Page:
thing. It also could be considered an empowering movie, because it’s about women taking control of their own destinies—and succeeding— in a profession that has long been controlled by men. Again, that is a good thing. There are no major male characters and the stars of the movie are two women of color, one of them who’s actually FIFTY. So, yes, Hustlers is, on paper, a great step forward and deserves to be lauded for all of those things.

Which makes it so ultimately frustrating that the movie is so bad.

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Linda Ronstadt: The Sound of My Voice

CNN Films

It feels like it doesn’t take much anymore to become famous. Andy Warhol would have either been intrigued or horrified by YouTube if he were alive today. Being famous for who you are and not what you do seems to be the American way in the 21st century so far.

Which is why it’s so refreshing to be reminded of what a true artist looks like, someone with a real talent, who honed a career not out of how many likes she got, but for how many records she sold and how many her music affected.

Even though there have been many singers through the years who have been popular and successful, it just feels like Linda Ronstadt has always been different. It’s simple enough to say that, but when you look at her life and her career in its entirety, as is presented in the new documentary, Linda Ronstadt: The Sound of My Voice, you realize the breadth and scope of her talent and depth of her desire to stay true to her art and to who she is. And it’s a heartbreaking sadness, what she’s going through now, as Parkinson’s has robbed her of the one thing that she always believed defined her: her voice. But, as we learn in this documentary from directors Rob Epstein and Jeffrey Friedman, we see that she’s so much more than that. Besides all the awards and gold records, she played a vital role in the music industry in the 70s and early 80s in so many ways that a mere 95-minute documentary can’t even begin to cover what a legendary influence and talent Linda Ronstadt is.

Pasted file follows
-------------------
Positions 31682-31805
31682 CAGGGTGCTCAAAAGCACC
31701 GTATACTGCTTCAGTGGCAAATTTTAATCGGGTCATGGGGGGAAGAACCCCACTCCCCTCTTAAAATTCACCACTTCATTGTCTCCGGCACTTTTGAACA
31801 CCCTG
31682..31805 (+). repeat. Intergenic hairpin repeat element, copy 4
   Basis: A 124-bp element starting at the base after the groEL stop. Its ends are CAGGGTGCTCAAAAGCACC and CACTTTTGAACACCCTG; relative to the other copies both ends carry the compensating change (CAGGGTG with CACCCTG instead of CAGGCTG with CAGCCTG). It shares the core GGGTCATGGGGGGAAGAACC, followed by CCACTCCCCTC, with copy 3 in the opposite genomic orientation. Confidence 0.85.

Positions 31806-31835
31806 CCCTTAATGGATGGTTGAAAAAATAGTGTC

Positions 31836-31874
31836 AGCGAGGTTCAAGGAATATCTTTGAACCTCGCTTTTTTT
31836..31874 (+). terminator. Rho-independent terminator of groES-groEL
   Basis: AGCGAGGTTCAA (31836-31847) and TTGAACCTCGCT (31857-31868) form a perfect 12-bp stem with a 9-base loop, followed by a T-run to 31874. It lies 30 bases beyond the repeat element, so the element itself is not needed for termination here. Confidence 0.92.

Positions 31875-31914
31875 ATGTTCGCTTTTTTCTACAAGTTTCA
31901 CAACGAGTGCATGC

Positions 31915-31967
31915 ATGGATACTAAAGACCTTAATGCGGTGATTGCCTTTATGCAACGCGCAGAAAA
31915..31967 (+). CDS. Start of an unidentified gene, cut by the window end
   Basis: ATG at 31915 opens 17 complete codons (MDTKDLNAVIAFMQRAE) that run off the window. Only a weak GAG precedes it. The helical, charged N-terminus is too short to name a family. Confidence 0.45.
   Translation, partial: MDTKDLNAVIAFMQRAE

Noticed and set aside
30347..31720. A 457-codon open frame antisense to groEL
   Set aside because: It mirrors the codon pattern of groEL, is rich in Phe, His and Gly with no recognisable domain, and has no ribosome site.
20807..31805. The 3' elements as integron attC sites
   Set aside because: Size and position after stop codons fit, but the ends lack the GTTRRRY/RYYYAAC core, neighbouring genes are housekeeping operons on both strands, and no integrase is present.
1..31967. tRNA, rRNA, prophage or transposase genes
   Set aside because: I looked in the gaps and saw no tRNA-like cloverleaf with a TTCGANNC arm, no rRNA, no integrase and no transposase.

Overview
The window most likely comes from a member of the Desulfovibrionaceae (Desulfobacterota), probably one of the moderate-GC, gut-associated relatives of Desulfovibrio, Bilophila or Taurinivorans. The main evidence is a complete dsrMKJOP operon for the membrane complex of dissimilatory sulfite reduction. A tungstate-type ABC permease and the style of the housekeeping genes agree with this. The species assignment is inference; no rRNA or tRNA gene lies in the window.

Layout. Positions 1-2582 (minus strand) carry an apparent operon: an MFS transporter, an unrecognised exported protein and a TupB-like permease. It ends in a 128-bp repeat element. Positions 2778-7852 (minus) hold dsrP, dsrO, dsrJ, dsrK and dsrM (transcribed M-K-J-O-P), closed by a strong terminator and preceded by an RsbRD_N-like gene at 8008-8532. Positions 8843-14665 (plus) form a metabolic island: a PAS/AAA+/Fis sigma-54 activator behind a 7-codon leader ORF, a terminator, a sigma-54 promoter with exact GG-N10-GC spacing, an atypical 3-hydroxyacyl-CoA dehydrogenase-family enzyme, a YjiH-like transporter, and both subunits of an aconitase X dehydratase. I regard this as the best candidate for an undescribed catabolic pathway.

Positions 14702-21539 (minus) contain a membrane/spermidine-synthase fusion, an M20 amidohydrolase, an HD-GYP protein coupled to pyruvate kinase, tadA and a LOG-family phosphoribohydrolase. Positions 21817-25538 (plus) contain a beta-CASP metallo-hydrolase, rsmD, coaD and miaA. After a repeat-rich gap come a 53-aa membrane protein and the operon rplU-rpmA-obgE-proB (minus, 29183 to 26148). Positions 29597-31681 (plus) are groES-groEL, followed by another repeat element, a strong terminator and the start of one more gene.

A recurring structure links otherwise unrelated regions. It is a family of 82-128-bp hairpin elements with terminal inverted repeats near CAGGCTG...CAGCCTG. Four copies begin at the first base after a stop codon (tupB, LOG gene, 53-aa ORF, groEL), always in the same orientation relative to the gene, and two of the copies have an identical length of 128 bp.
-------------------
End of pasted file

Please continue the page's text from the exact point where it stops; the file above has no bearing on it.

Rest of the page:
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The Peanut Butter Falcon

Roadside Attractions

I have so many feelings about The Peanut Butter Falcon. After initially resisting it, I was finally bribed into going by a friend who champions this movie so much that he was willing to send me the cost of my ticket. And now that I’ve seen it, it’s time for me to offer my professional critical opinion.

But it’s not quite as easy as that.

If I were to critique this movie in a vacuum, as if it were a film school assignment where I were to judge it solely on its technique, acting, production values and screenplay, The Peanut Butter Falcon would receive a middling shrug of a write-up, as my reaction to this movie, strictly from a craft standpoint, would be average at best. But I don’t live in a vacuum and even though we may watch movies in a darkened room, we don’t exist in one and movies, like everything else, have to find their place in this world. Movies are reflections of their times, no matter how escapist they may try to be, and it’s nearly impossible to take in a movie without judging it against its time and place where it finds its audience.